Ethical Travelling: Where To Experience Tigers In The Wild

a tiger swimming on the wetlands

2.6min read

Published 28 July 2015


According to WWF, approximately 3,200 tigers exist in the wild, and of those only 300 are Sumatran, 450 are Amur or Siberian tigers (the largest sub-species in size), and Bengal tigers number under 2,500, with Indochinese and Malayan tigers even rarer to spot.

Liz Bellward, ex-tiger handler and founder of Karma Cats, an Australian-based charity dedicated to raising funds to support animal conservation programs worldwide, says it’s important for travellers wanting to see tigers in the wild to do their research.

“Research the area and understand their economic, environmental and social challenges,” Liz says. “How does the tour or volunteer organisation benefit the animals, the environment and the local people?”

“Look for a tour with a focus on education and if you are volunteering with animals, ensure the organisation you are volunteering for offers training and support. Ethical organisations should be conducting interviews to ensure you are suitable for the role and making sure volunteer skills match the skills needed for the project.”

In honour of International Tiger Day, here’s where you can see tigers in the wild around the world and help protect and conserve their habitat.

two tiger cubs playing with their mother while walking in the middle of the savannah
A wild Bengal tiger family in Ranthambore National Park.

Best place to see wild tigers: Ranthambore National Park, Rajasthan, India

Just a few hours’ drive south of Delhi and 130km from Jaipur, Ranthambhore National Park is a great place to spot Bengal tigers as the big cats are used to tourist vehicles in this reserve. Set amid temples and Mughal ruins, the nature reserve is  a mecca for wildlife spotters and photographers. The park uses 20-seat canter vehicles and six-seater jeeps for guided morning and evening safaris.

 a tiger swimming on the wetlands
A 'swamp tiger' in the Sunderbans.

Sunderbans Tiger Reserve, West Bengal, India

One of the world’s largest tiger populations reside in the Sunderbans, a massive 140,000-hectare mangrove forest on the border of east India and Bangladesh. The World Heritage-listed site contains around 350 tigers and other endangered animals in this diverse and hard-to-access location. Visitors to the park can take a boat safari down myriad rivers to spot the elusive swimming tigers.

 a picture of a tiger walking on the dry grass of the fields
A Bengal tiger in Bandhavgarh National Park.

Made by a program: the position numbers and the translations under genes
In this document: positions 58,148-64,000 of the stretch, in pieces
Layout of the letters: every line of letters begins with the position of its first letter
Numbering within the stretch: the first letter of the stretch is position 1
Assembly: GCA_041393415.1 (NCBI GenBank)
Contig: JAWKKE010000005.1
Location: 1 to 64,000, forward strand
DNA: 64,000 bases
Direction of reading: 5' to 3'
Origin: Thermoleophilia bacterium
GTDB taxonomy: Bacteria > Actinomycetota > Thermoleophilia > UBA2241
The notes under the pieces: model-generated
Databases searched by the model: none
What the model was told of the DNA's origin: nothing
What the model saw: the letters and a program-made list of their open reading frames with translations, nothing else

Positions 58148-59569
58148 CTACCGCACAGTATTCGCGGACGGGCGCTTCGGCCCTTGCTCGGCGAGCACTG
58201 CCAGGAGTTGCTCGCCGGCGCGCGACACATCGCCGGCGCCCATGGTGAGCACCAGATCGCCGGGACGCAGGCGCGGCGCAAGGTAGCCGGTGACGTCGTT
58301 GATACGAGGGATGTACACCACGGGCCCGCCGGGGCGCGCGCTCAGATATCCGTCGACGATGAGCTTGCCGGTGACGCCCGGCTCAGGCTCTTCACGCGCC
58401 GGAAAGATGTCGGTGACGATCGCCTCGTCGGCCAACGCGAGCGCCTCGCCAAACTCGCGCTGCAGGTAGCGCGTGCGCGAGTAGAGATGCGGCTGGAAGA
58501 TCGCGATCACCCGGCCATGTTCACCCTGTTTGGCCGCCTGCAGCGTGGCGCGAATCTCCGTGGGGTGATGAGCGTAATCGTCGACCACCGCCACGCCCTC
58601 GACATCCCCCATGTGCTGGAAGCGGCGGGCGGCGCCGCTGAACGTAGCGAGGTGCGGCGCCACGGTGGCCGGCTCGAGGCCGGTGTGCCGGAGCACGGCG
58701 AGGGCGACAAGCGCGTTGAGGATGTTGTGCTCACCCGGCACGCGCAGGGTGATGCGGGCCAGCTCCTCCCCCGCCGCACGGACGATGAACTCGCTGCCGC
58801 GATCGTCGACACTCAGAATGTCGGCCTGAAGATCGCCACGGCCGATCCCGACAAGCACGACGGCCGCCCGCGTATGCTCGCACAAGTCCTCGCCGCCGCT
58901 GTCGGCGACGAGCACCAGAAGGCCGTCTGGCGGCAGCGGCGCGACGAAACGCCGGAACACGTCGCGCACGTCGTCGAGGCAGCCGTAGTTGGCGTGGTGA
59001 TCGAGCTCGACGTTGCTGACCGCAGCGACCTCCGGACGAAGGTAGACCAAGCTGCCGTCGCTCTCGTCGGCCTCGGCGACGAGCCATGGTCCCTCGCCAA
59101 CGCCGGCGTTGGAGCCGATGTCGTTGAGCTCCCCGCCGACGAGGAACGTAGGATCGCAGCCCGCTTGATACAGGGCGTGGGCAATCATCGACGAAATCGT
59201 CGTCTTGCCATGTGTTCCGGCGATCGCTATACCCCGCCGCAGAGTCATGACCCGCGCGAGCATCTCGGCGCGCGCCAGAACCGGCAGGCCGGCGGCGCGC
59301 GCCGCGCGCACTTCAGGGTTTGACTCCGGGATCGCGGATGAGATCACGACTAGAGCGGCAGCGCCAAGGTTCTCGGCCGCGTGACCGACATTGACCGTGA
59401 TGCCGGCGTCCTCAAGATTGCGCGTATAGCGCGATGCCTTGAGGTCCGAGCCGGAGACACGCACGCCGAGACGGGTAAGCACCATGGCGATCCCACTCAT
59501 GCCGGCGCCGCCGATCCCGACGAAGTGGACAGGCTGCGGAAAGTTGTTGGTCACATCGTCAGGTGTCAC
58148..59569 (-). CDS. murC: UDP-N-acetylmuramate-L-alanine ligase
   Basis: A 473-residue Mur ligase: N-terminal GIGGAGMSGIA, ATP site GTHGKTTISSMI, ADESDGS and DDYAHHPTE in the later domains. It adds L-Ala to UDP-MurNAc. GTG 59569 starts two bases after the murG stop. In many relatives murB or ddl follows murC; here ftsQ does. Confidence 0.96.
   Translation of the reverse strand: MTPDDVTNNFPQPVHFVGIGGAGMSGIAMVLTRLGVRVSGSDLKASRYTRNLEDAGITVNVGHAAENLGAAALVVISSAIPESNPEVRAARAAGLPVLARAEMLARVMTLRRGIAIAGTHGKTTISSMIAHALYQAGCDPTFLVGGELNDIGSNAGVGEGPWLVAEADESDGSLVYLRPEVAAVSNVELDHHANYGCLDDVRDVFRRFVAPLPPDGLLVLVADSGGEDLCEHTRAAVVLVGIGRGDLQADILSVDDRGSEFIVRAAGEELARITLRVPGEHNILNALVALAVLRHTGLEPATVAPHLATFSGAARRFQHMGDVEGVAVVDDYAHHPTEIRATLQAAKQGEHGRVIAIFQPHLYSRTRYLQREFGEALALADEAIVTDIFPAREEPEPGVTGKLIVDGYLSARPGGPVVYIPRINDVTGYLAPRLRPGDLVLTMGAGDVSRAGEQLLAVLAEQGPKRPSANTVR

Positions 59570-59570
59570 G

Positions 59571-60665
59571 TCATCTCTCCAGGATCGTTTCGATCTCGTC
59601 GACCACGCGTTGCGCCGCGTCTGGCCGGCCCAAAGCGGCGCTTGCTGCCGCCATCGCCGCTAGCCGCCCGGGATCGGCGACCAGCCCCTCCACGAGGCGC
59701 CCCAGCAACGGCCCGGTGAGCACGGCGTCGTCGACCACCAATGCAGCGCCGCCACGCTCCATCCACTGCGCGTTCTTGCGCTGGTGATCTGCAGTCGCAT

Bandhavgarh National Park, Madhya Pradesh, India

Another spot where you can spy Bengal tigers is Bandhavgarh National Park in central India, which is famous for its big cat population including leopards and jungle cats. Twice-daily wildlife safari excursions are run from Mahua Kothi, a resort located in the park. Tiger-spotting opportunities include elephant treks and four-wheel-drive safari vehicles through forests and woodlands.

 a footprint of a tiger embedded on the muddy ground
The footprint of a Sumatran tiger in Kerinci Seblat National Park.

Kerinci Seblat National Park, Sumatra, Indonesia

Covering an area twice the size of Bali, the immense Kerinci Seblat National Park spans the coastal plains of West Sumatra in Indonesia. The Sumatran tiger population here numbers around 200 cats, with tourism seen as a way to aid its rainforest habitat and survival. Wild Sumatra Adventures leads ecotourism experiences where you may have a chance to spot a nocturnal tiger or its tracks.

 a tiger caught looking at the camera while walking through the snow
The Amur or Siberian tiger has adapted to its harsh environment.

Zov Tigra National Park, Primorsky Krai, Russia

Meaning ‘roar of the tiger’, Zov Tigra National Park is located in Far East Russia, and was the first national park for the Siberian or Amur tiger. Around 10 tigers reside in the protected space, which covers a total of 200 hectares.  Dedicated conservation tours allow visitors to follow the anti-poaching patrols through the mountainous forests, monitoring tiger behaviour and tracking cats.

 a tiger heading toward the river
Chitwan National Park is a protected area in Nepal for Bengal tigers.

Chitwan National Park, Chitwan, Nepal

This UNESCO World Heritage site and Nepal’s first national park is found in the Terai, a subtropical region of southern Nepal. Chitwan National Park is renowned for its Bengal tiger population, with around 200 wild cats. Tiger Tops lodges can facilitate a dusk jeep safari in the national park, which is the best time to spot the big cats hunting in the cooler times of the day.

More animal experiences. 12 Reasons Animals Are Photobomb Ninjas

Volunteering with orangutans in Borneo. Protecting orangutans in Borneo

But you don’t have to travel overseas to see tigers. In Queensland, Dreamworld on the Gold Coast and the Sunshine Coast’s Australia Zoo offer the opportunity to see Bengal and Sumatran tigers too.

“Don’t dismiss captive animal experiences to help protect animals in the wild,” adds Liz. “Many facilities like Dreamworld and Australia Zoo donate a percentage of all tiger interactions back to protecting tigers in the wild, but again, do your research.”

Australia Zoo Wildlife Warriors contribute to tiger conservation in Kerinci Seblat National Park and Dreamworld Wildlife Foundation makes donations to anti-poaching patrols and conservation initiatives in Russia and Indonesia.

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